Peruvian Civil War (1944-1963)
The Peruvian Civil War (1944-1963) erupted as a result of economic hardships, political instability, and the rise of National Republican ideology in Peru. The conflict involved the Peruvian National Republic, led by General Pedro Velasco, fighting against the Loyalist forces supporting the monarchy. After years of warfare, internal struggles, and declining foreign support, the Nationalists' resistance crumbled, allowing the Loyalists to reclaim control over most of the country.
Thirteen Days War (1942)
The thirteen days war was a military conflict between the National Republic of Rumelia (supported by Russia) and Hellas (supported by Britain). Despite its short duration, the conflict was characterized by rapid military movements and fierce skirmishes, ultimately resulting in a population exchange between Greece and Turkey to resolve the underlying ethnic tensions.
Kampuchean Civil War (1946-1949)
A civil conflict in Southeast Asia, where the National Republic of Thaitania supported a National Republican rebellion in the Kingdom of Kampuchea to overthrow the monarchy, eventually leading to intervention by Viet-Nam and Britain. The civil war saw a victory for the royalist faction of Kampuchea.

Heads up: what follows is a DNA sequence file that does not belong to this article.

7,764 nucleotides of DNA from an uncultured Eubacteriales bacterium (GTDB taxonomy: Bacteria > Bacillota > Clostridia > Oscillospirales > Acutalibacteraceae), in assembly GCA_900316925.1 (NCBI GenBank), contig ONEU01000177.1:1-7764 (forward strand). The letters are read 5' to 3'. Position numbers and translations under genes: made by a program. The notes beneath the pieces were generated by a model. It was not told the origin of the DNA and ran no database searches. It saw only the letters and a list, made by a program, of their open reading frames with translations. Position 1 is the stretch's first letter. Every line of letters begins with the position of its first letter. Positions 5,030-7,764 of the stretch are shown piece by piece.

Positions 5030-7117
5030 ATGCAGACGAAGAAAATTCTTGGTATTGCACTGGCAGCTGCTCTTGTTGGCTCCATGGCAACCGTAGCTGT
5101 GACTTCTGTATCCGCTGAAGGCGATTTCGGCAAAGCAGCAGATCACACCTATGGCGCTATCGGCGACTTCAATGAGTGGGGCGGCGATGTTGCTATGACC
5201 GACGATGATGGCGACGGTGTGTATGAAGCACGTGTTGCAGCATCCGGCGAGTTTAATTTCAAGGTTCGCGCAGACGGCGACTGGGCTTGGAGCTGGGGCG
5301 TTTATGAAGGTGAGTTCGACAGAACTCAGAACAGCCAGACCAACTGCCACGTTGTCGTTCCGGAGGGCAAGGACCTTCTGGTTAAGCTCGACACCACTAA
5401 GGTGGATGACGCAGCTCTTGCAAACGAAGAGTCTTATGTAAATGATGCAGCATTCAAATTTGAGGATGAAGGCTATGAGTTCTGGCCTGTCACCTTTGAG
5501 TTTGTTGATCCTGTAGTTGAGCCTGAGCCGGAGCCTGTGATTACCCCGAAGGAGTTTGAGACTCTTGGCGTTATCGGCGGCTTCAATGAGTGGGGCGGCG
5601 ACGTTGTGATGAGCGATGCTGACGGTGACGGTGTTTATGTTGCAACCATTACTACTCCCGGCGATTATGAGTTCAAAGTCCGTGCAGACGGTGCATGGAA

Indian War of Independence (1948)
The struggle for independence by Muslim separatists in the northwestern region of the former British colony of Jambudweep, leading to the creation of the pro-British Sultanate of India.
Russo-Japanese port crisis (1950s) and the Japanese Dirty War (1957)
Russia had ruled over the treaty ports of Idzu and Maizuru since the 19th century. During the Great War, Russia persuaded Japan to fight alongside them against Corea. In exchange, Russia promised to cede Idzu and Maizuru back to Japan. However, after victory was achieved in 1939, Russia reneged on their promises. Negotiations between the two nations stalled throughout the 1940s. Japan, tired of waiting, sought military means to seize control of the ports. In 1952, Japan launched a military operation to annex Idzu and Maizuru, much to Russia's chagrin. Russia was hesitant to launch a counter-attack since Britain had assured Japan's defense in the event of war. In the following years, a strong anti-National Republican sentiment would rise in Japan, leading to the Japanese Dirty War in 1957. National Republicans, even those only suspected, are arrested. Internment camps are established to detain Russians. Mass censorship ensues and state-sponsored terrorism grew rampant. Despite this, the Japanese Emperor’s popularity continues to grow.
East Indies Crisis (1960+)
The East Indies Crisis involved the Netherlands fighting pro-independence Soenda rebels in the former Dutch East Indies. This conflict saw the Russia and the International Republican Coalition (IRC) supporting the rebels, while the Organization of Democratic Nations (ODN) backed the Netherlands.